In today’s world, it seems like “experts” tell you contradictory information every day. One day, coffee is healthy, and the next, you MUST quit immediately.

FATS are one of the most confusing topics of discussion.

People started avoiding butter and started buying margarine. They found out that Crisco made their cookies fluffier, and now that famous blue can is found in most pantries! They were told that eggs are not healthy and replaced them with egg beaters! Even the healthiest of oils – coconut oil – has recently been slammed as unhealthy, while canola oil (which is one of the worst), was touted as healthy.

The term “fats” and “fatty acids” can be used interchangeably. Fats may be either solid or liquid at room temperature, depending on their composition. Understanding the difference between them boils down to chemistry. We are going to try and make it as simple as possible without getting into diagramming detailed molecules (we will share some images so you can get an idea what we mean), yet we are going to try and be thorough so you understand the “WHY” questions, and not just “because we said so.”

For now, let’s just simplify and say that any fats that are liquid at room temperature are referred to as oils (think olive oil, nut & seed oils, sunflower, avocado, canola, vegetable oils, and even the fat in egg yolks). Fats that are solid are room temperature are typically referred to as fats, plain and simple (think butter, lard, coconut oil, dairy fats, and the fat in meats).

First, let’s consider the question: do we need fats in our diet? The answer is an astounding YES!!

Good fats are healthy fats that are nutrients that exist within both plant foods and animal foods. When eaten in their natural form, they:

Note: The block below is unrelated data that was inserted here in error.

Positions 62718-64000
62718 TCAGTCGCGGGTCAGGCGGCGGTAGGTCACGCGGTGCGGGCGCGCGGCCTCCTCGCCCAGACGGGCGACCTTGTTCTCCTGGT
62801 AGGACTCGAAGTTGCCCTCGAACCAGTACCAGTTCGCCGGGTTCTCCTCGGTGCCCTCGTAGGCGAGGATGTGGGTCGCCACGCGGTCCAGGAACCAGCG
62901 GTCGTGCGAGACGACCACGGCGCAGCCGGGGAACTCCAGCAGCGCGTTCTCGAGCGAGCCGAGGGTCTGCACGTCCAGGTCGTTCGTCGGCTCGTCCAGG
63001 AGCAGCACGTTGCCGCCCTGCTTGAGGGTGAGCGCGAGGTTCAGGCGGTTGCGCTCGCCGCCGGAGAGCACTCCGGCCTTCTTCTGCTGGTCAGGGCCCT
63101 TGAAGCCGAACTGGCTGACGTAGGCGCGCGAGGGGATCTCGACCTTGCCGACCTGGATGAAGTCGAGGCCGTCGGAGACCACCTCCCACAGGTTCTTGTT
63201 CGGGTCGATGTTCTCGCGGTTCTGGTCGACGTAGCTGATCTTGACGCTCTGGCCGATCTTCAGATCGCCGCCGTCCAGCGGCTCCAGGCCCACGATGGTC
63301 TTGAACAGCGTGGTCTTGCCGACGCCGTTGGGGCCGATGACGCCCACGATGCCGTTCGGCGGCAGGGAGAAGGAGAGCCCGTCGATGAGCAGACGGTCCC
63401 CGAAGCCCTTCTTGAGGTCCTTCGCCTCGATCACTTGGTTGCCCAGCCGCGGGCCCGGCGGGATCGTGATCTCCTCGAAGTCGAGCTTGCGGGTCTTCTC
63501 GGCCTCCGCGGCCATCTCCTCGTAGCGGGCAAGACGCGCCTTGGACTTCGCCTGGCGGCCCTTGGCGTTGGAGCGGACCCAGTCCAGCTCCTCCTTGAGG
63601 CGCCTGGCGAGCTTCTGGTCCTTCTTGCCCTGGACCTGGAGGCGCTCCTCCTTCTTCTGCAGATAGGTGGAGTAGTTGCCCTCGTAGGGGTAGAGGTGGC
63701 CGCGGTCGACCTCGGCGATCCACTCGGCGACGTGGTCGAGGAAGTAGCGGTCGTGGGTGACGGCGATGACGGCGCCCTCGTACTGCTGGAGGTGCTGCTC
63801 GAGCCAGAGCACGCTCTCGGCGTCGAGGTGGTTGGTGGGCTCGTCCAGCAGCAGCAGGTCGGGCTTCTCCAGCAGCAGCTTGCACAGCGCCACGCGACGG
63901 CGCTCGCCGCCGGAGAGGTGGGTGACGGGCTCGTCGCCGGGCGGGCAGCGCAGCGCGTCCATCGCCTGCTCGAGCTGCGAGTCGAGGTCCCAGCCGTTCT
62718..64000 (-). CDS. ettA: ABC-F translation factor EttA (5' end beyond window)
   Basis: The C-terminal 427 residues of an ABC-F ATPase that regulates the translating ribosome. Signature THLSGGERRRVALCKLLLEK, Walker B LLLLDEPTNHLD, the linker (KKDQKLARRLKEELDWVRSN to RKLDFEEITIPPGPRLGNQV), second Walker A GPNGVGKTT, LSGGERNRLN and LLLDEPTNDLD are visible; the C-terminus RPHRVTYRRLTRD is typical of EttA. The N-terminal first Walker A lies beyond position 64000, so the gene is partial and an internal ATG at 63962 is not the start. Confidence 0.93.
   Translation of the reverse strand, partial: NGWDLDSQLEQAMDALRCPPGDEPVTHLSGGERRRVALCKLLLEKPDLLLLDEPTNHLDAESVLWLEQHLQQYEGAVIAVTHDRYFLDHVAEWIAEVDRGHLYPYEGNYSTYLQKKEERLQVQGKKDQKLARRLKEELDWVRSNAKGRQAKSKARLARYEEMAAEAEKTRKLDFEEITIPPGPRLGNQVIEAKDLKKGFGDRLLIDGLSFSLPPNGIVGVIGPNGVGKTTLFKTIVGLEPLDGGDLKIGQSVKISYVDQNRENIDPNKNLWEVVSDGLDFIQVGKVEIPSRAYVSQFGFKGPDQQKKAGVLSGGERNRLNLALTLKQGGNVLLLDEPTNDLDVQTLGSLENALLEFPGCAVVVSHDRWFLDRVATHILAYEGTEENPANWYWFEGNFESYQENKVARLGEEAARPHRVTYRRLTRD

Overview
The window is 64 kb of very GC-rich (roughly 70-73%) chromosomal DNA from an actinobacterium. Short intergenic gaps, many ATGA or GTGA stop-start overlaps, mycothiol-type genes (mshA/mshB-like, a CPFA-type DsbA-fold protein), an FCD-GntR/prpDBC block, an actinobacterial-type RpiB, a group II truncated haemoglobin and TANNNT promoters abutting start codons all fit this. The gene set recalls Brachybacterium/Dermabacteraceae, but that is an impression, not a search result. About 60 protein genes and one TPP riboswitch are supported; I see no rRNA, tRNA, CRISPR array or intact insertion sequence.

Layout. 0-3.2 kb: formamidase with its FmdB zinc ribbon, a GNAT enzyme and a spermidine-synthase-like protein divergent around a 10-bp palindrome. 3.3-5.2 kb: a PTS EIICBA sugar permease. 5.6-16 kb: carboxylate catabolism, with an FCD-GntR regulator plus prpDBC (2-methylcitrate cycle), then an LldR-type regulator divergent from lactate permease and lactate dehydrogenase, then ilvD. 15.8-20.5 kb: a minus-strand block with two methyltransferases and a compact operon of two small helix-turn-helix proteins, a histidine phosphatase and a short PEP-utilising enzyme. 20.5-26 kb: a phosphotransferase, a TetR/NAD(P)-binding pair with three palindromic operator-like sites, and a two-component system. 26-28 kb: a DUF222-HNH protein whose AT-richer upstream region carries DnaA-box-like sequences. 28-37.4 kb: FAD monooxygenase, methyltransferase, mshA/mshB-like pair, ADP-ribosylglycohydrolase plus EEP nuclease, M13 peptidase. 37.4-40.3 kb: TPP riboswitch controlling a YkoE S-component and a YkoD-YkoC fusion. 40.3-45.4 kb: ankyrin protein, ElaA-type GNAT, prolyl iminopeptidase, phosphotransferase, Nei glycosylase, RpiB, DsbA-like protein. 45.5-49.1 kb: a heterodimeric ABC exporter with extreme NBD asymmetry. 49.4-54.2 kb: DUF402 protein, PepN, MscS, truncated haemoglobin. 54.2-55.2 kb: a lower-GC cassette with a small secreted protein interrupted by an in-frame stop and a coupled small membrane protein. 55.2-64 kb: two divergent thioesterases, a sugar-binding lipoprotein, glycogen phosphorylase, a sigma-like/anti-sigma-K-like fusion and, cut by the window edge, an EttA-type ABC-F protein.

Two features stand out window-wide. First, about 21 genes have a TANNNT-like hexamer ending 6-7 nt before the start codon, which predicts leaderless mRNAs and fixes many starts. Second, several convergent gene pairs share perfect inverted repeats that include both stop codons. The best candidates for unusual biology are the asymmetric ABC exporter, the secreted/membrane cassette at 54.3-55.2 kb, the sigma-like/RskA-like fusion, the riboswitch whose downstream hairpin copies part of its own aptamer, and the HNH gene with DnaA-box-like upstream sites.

• Make your skin glow and keep your hair shiny and supple
  • Keep your immune system strong
  • Regulate your body temperature and metabolism
  • Balance your hormones
  • Keep your cell membranes flexible and keep your brain working properly
  • Provide insulation for your internal organs and nerves

There are some fats that are considered “essential” fats; you may have heard of omega-3 and omega-6 fatty acids.  These fats offer many positive effects for the body, including:

  • Nourishment of skin and hair
  • Reduction of blood pressure
  • Hormone production
  • Lower cholesterol
  • Lower triglyceride levels
  • Prevention of arthritis and inflammation
  • Reduction of the risk of blood clots
  • Relieving depression
  • Protect body from candida
  • Support cardiovascular health
  • Help reduce skin issues such as psoriasis and eczema
  • Are essential in brain development
  • Play a critical role in the transmission of nerve impulses.

It is evident that we need to consume healthy fats in our diets. Our next post will give you some sources for fats, and after that, we will dive into the chemistry of a fat molecule, how cooking oils are processed, which cooking oils are healthiest, how to safely cook with oils, what “trans-fat” means and how they are formed, what free radicals are, and why we must protect our fats at all costs.

Buckle up and enjoy the journey into FATS!